Our mortality is the most serious of subjects, and I might argue that the manufacturing of fear is one way, one adjustment, instinctively, by the propriator class, to change the subject. From the existential abyss, to simply projecting such anxiety onto figures such as Lecter, of whatever weekly serial killer crops up on a half dozen shows running right now. Time will tell if Hannibal can even reach the level of Grimm’s fairy tales, or Hoffman’s Der Sandmann. The question really comes down to what artworks manage to resist reification, since in a sense, all of them are commodities.
But when examining cultural product today, it’s impossible to avoid the effects of mass marketing in the construction of the ‘real’. I think even I have underestimated the influences of authority. That most technology, by virtue of the instructions needed to operate it, instills a sense of following orders. Together, the role of learning instructions (Ikea like) and the erosion of community vernacular and grammar, the populace from an early age are encouraged to watch for what to do, and to wait to be told what to do, and to simply, not question things. The language of marketing is, additionally in fact, designed to create muteness. Popular culture, and most TV series, play upon the idea of familiarity. Except its a false falimiarity. A sort of false recovered culture memory.
Another show, From Dusk to Dawn, (El Rey productions, via Miramx and Netflix) is a spin off from the decades earlier Robert Rodriquez film, co-written by Quinten Tarantino. It is another example of the familiar comic book world. The basic incoherence of the narrative, the saturated pinks, and reds, the anti-freeze greens, and the essential emptiness and focus on style, suggest, perhaps, the inner life of the U.S. The *dead now* if a film strip, might feel a lot like From Dusk to Dawn. In an early episode one of the locations is a border motel. Now, this is a familiar image, and a sort of ersatz archetype. There is NO one Southwest border motel. There are many, sort of. There is no single image that comes to mind, only a generality, a sort of memory trace, which in fact is only a dim ‘feeling’ of something associated with ‘noir’. And as such it triggers a vague style code trace,a regression, and what is familiar is the falseness of the memory. The feeling of this triggering effect is familiar. The audience really thinks, oh, Ive had this indistinct association before…..I think….sort of…..enough to place the image in the correct general category. Sharing and collective experience has been narrowed down to shared aknowledgment of popularity. Game of Thrones….oh, that’s a really popular show, ergo I need to watch it. The southwest border motel stands in for historical meaning. It is “style”, nothing more.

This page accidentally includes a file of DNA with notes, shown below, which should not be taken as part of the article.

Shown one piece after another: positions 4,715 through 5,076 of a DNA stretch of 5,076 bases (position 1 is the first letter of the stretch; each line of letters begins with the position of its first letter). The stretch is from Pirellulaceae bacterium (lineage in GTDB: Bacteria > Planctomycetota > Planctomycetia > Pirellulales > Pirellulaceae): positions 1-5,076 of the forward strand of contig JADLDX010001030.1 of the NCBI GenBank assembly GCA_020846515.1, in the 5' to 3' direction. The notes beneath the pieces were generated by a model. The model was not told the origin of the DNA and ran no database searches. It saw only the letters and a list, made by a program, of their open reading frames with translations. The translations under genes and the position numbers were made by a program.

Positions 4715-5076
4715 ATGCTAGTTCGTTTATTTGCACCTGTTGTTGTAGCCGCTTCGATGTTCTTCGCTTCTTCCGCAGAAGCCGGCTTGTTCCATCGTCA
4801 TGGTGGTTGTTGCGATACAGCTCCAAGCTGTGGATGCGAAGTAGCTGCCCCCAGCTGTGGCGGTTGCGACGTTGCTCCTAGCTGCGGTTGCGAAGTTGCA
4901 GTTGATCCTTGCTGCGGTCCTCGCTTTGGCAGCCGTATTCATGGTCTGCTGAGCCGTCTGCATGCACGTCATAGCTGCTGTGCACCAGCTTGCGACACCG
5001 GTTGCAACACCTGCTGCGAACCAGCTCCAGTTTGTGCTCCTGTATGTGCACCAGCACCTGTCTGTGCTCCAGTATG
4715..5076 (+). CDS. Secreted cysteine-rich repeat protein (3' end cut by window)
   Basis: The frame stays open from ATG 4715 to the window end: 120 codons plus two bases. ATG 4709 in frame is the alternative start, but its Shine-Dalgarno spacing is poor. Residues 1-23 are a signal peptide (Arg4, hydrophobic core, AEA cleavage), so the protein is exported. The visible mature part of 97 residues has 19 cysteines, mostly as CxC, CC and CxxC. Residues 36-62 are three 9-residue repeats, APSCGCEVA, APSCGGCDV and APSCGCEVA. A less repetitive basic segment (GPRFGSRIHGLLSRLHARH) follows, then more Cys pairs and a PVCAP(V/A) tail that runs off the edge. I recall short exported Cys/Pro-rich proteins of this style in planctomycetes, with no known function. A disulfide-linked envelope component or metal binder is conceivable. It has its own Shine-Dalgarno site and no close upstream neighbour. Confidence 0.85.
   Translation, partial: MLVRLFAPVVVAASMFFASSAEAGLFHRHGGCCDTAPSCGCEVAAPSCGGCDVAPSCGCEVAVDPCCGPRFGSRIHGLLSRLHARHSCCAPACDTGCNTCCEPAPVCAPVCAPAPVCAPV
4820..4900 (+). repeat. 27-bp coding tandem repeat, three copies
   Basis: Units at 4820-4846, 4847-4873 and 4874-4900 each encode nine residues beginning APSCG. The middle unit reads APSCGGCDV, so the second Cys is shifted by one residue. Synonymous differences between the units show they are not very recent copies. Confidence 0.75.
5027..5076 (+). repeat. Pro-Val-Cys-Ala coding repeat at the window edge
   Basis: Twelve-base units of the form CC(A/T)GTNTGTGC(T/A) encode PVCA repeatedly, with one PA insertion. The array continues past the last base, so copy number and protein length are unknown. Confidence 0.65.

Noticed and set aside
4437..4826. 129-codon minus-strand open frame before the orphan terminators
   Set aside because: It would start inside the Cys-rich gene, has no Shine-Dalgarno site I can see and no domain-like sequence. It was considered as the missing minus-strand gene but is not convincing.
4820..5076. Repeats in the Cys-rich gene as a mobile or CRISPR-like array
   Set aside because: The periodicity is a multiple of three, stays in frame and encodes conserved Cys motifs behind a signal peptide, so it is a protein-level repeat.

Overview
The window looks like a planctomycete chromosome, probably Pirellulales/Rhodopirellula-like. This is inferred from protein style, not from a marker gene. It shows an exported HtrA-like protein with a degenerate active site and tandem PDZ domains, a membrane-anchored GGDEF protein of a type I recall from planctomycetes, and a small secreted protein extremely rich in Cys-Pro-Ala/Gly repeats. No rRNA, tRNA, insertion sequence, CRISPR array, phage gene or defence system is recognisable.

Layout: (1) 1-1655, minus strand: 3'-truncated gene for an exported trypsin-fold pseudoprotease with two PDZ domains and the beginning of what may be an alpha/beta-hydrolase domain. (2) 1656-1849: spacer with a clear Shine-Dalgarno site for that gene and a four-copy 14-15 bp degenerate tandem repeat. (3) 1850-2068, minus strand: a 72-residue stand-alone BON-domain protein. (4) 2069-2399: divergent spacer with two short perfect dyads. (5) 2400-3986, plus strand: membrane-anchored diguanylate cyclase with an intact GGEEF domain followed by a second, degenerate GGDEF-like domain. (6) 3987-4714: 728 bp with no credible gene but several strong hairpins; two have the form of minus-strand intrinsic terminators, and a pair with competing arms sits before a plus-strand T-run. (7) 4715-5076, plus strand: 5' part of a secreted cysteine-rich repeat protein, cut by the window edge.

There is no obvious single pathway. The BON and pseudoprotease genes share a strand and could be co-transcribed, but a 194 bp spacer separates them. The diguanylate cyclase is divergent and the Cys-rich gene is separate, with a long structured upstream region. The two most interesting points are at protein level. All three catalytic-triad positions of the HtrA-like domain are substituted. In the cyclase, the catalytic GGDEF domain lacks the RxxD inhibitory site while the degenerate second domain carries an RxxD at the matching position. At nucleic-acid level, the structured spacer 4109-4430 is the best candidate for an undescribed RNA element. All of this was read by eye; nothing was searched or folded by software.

F.R. Leavis when writing of Alexander Smith’s poem Barbara, said; “It doesn’t merely surrender to temptation; it goes straight for a sentimental debauch, an emotional wallowing, the alleged situation being only the show of an excuse for the indulgence, which is, with a kind of innocent shamelessness, sought for its own sake. If one wants a justification for invoking the term ‘insincerity’, one can point to the fact that the poem clearly enjoys its pang…”. Leavis later, when speaking of Conrad, adds:
“Creative art here is an exercise in the achieving of precision (a process that is at the same time the achieving of complete sincerity– the elimination of ego interested distortion and all impure motives) in the recovery of a memory now implicitly judged-implicitly, for actual judgement can’t be stated – to be, in a specific life, of high singificance.” Disciplined memory, this is what can happen only when the writing is connected to the material world, and the material forces that shape it. Not in that reductive Iowa Writers Workshop way of eliminating ideas, but of placing ideas in a concrete context. Of making ideas into material, in actual emotions, into dreams, as well. Nothing is so real as a dream. So foreign is this today, in a culture saturated with the inauthentic, with snark and sarcasm, and more, with self branding, and with an advertising of self, with just the commodity addictions, that I think it’s all but forgotten as a way to read or view. Still, yes, it is useful to know WHICH border motel, and to know for whom that knocking of the gate serves as a wake.